A fishbowl that moves in the direction a Siamese fighting fish is looking. That is the concrete description of Ken Rinaldo's installation Delicate Balance. More generally speaking, the American artist connects a fish and a machine without the fish being aware of the interface.
Another name for the Siamese fighting fish is Betta Splendons or, in Thailand where people bring them together for a life and death fight, pla kat which means so much as 'to bite or rip a fish apart'. Just like most other fish, 'Bettas' have excellent sight so they can see far outside the bowl. Rinaldo: "I wanted to give the Betta Splendons the possibility to virtually leave the bowl by moving it. The fish determines the direction by swimming past microchip sensors." The sensors notice the fighting fish and start a motor that moves the bowl in the direction in which the fish is looking at the outside world.
Says Rinaldo: "The best real or virtual interfaces are those that are transparent to the user. Be it a fish or a human. When we can't see how we communicate with the machine and instead the interface notices our presence or wants or needs that widen our view, then that interface can be called transparent." According to the artist, interfaces become increasingly transparent. Eventually this might result in closing the gap between the organic and anorganic world.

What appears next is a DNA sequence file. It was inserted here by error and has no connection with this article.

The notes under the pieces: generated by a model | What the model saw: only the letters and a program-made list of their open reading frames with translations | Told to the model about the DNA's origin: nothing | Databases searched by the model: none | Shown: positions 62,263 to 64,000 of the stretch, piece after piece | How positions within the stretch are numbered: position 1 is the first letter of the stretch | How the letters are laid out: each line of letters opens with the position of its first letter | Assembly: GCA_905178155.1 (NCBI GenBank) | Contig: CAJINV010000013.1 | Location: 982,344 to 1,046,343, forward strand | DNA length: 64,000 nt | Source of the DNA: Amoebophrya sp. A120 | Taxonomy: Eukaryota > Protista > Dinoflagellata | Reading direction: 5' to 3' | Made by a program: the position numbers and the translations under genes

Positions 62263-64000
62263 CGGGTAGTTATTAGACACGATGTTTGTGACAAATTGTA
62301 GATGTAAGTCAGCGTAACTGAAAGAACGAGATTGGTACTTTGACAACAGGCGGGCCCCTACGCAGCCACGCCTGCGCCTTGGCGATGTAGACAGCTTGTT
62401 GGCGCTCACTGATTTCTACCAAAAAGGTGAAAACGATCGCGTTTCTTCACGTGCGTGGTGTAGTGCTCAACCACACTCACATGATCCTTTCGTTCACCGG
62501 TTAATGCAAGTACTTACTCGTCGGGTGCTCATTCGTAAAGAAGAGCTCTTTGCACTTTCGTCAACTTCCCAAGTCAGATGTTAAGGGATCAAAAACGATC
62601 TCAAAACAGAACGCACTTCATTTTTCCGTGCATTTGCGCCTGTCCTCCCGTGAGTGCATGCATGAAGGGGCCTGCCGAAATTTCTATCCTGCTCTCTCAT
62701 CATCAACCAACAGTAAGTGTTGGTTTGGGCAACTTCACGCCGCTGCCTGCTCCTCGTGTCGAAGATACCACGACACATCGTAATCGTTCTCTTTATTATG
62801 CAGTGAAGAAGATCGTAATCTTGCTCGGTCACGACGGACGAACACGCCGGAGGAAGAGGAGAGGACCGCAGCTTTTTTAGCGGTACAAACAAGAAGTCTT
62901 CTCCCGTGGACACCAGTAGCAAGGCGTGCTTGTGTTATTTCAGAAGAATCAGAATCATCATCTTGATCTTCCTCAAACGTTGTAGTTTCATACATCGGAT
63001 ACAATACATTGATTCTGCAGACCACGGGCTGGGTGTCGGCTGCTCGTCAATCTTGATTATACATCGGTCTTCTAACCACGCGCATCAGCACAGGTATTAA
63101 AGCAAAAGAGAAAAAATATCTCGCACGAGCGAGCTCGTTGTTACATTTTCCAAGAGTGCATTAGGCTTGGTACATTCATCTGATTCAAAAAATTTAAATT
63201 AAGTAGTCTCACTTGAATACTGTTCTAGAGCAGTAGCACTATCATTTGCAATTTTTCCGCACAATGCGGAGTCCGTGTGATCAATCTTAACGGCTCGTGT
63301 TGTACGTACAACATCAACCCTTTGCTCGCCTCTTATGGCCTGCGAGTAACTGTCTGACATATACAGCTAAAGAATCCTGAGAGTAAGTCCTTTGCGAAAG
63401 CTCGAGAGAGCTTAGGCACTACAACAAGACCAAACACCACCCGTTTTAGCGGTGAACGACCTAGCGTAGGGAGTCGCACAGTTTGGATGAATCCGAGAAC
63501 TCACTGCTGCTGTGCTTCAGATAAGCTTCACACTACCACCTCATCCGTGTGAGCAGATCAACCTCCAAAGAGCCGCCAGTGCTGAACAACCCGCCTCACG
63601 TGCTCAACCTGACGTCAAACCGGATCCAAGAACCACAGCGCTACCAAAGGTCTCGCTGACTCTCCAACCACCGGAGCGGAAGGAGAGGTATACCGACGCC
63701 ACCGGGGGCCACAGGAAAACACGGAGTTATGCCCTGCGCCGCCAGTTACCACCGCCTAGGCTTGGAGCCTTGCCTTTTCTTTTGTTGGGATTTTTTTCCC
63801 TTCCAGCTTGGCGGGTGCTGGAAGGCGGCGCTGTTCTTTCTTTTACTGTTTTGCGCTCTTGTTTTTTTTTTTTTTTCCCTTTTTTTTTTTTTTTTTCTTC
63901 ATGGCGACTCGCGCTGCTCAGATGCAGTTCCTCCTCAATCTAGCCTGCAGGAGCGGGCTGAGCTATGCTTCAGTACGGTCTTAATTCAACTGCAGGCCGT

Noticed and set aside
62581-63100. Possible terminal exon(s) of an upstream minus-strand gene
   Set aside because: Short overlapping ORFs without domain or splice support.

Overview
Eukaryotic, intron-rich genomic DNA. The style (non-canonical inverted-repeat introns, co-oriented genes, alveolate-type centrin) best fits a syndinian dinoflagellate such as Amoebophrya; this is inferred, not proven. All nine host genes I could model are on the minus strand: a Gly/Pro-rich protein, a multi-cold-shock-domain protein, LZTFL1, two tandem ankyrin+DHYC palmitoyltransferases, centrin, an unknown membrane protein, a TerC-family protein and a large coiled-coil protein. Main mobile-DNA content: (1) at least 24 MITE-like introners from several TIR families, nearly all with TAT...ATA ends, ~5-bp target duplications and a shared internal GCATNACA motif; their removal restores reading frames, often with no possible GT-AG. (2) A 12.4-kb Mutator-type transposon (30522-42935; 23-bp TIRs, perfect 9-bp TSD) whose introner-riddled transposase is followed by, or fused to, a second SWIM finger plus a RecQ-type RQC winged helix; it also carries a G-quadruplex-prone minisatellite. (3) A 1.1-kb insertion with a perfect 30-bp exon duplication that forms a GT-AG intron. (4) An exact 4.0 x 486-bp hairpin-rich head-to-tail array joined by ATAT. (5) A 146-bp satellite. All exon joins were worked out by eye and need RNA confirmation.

Using visual, written and spoken language, man has already created a complex virtual world. But language as a carrier of information is hampered by all kinds of deviations that deform reality. Messages in mass media are thus deformed by commercialism. Therefore the French urban planner and theoretician Paul Virilio said that linguistic messages are designed to infect rather than to inform. Due to commercial forward-thinking, a fundamental discussion about ecological and social long-term effects of technology is never started 'even if these technologies are known to be harmful to natural systems'.
"Intelligent systems that can understand our body language and their personal histories are the next logical step, next to systems that already understand our human language." Therefore the artist pleads for a system design that takes into account ecological principles to give birth to 'sustainable and mutually dependent systems of humans, animals and technology'. Systems with a delicate but vital balance that Rinaldo has poured into a creative and visually attractive form in his installation.